data2 = RandomReal[100, {25, 25}];
Save["humanReadable.m", {data1, data2}];

Unset[{data1, data2}]
Dimensions@{data1, data2}

{2, 25, 25}

Note, that you can dump many different variables with ease, and the file is in easy to read Mathematica syntax allowing all kinds of symbolic and numeric data without any manual serialisation. By default Save appends which can be convenient, but ofc. must be kept in mind.

Saving the data from other sources in such format might be very handy, as you can use all of the Mathematica syntax including comments. For example I use it for measurement control software data dump.

2) Platform independent binary

Obviously the upside of binary format is smaller file size and loading time in case of big data.

In addition to mx data format already discussed, there is version and platform independend format wdx. Again there is a way to export and import it with symbol names attached.

DumpSave["platformIndependendBinary.wdx", {data1, data2}];
Unset[{data1, data2}]

And if you don't want to fix / remember the variable names you can

Export["platformIndependendBinary.wdx", {data1, data2}]
Unset[{data1, data2}]
{data1, data2} = Import["platformIndependendBinary.wdx"];

The same method works for .m files for human readable text format.

The only downside of wdx compared to mx is speed.

  • 5
    $\begingroup$ WDX is awfully slow though. I use Export[..., Compress[expr], "String"], which is also version/platform independent, and faster than WDX. $\endgroup$
    – Szabolcs
    Jun 25, 2014 at 0:20
  • $\begingroup$ +1 for nice tip. The discussion about the speed I already stumbled upon and linked. $\endgroup$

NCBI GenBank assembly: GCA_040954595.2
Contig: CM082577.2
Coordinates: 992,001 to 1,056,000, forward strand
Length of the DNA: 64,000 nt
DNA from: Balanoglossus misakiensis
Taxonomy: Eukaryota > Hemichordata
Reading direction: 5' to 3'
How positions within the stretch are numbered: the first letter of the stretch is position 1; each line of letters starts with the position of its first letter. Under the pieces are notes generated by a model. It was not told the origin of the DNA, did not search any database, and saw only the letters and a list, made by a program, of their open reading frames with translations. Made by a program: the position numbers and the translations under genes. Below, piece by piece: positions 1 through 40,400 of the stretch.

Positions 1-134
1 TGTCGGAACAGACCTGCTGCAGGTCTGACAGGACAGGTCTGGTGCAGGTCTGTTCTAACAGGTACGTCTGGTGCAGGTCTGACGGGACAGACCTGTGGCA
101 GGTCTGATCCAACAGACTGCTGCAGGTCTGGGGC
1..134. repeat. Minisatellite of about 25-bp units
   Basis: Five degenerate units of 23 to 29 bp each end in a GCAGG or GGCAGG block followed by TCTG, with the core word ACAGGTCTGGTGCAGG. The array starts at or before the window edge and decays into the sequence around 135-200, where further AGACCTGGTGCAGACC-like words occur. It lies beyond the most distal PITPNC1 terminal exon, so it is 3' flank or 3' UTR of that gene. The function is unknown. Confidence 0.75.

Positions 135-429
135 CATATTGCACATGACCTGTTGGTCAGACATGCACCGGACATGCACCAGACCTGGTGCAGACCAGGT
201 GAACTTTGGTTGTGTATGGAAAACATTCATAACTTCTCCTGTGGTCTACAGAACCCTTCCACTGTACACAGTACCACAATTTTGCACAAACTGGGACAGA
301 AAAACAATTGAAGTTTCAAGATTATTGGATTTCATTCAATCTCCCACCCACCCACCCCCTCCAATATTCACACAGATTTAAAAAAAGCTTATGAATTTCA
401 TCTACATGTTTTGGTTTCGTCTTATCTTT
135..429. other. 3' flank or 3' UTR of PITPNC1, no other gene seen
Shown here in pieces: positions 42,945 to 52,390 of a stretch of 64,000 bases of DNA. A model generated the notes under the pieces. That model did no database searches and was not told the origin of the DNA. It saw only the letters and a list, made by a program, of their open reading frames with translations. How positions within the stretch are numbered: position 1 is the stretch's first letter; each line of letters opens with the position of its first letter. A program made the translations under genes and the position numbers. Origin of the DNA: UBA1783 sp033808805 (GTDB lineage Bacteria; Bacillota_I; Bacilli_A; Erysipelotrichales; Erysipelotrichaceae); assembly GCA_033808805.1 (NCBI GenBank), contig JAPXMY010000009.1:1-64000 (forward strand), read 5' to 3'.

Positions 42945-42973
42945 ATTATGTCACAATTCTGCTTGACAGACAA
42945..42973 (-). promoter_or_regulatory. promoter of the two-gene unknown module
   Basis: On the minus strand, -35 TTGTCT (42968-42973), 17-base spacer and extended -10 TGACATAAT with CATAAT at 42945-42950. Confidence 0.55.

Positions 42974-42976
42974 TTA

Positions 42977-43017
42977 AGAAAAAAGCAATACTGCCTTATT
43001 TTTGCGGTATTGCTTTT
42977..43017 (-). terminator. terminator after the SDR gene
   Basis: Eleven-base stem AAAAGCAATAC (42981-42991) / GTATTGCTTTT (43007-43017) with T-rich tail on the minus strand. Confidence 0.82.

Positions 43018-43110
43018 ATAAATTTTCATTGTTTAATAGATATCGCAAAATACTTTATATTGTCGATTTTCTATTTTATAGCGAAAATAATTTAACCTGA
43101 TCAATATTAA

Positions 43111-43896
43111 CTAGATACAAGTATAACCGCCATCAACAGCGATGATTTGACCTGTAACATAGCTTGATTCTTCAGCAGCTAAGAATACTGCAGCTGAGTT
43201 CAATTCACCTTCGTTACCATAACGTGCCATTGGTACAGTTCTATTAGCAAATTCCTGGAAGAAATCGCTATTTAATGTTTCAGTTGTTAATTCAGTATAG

– Johu
    Jun 25, 2014 at 0:21

Probably the best way is to do

Export["mydata.txt", list, "Table"]

then later

Import["mydata.txt", "Table"]

Be sure to explicitly specify the data format: "Table". Otherwise Import/Export will likely still succeed but will automatically choose a different format.

This writes a whitespace separated plain text file that is readable by may other programs than Mathematica. If your dataset is so large that import/export takes too long, let me know, as there are better formats for that situation.

  • $\begingroup$ I just tried it, but it doesn't work as I want it to. I namely don't get the original list if I do Import["mydata.txt"]. $\endgroup$
    – Ryker
    Jun 24, 2014 at 21:53
  • $\begingroup$ @Ryker For a list of the form you mentioned, it always works for me. Please post a short example list you have, then we can figure out why we see different behaviour. $\endgroup$
    – Szabolcs
    Jun 24, 2014 at 22:03
  • $\begingroup$ Well, for example, list = {{1,2}, {1,3}}. $\endgroup$
    – Ryker
    Jun 24, 2014 at 22:28
  • 1
    $\begingroup$ @Ryker dropbox.com/s/ichx99uq4sdlujv/… $\endgroup$
    – Szabolcs
    Jun 24, 2014 at 22:29
  • 1
    $\begingroup$ @Ryker Computers store floating point numbers in a binary representation. When converting these numbers to a decimal representation, you would usually need a very high number of decimal digits to preserve the numbers precisely. An extreme example with base 3 (not base 2) that will illustrates well what happens: 0.1 in base 3 is 1/3 precisely. However, 1/3 is not even representable in decimal with a finite number of digits. Binary numbers are representable in decimal, but a perfect representation might take many more decimal digits than is reasonable to store. $\endgroup$
    – Szabolcs
    Jun 25, 2014 at 17:19

It is very easy. Save your file in .csv format e.g. Export["file.csv", data];, where data is like, data={{1.,1.},{2.,2.},{..}}. Then,during later use, initialize a list like, c={{0.,0.}} and then c = Import["file.csv"].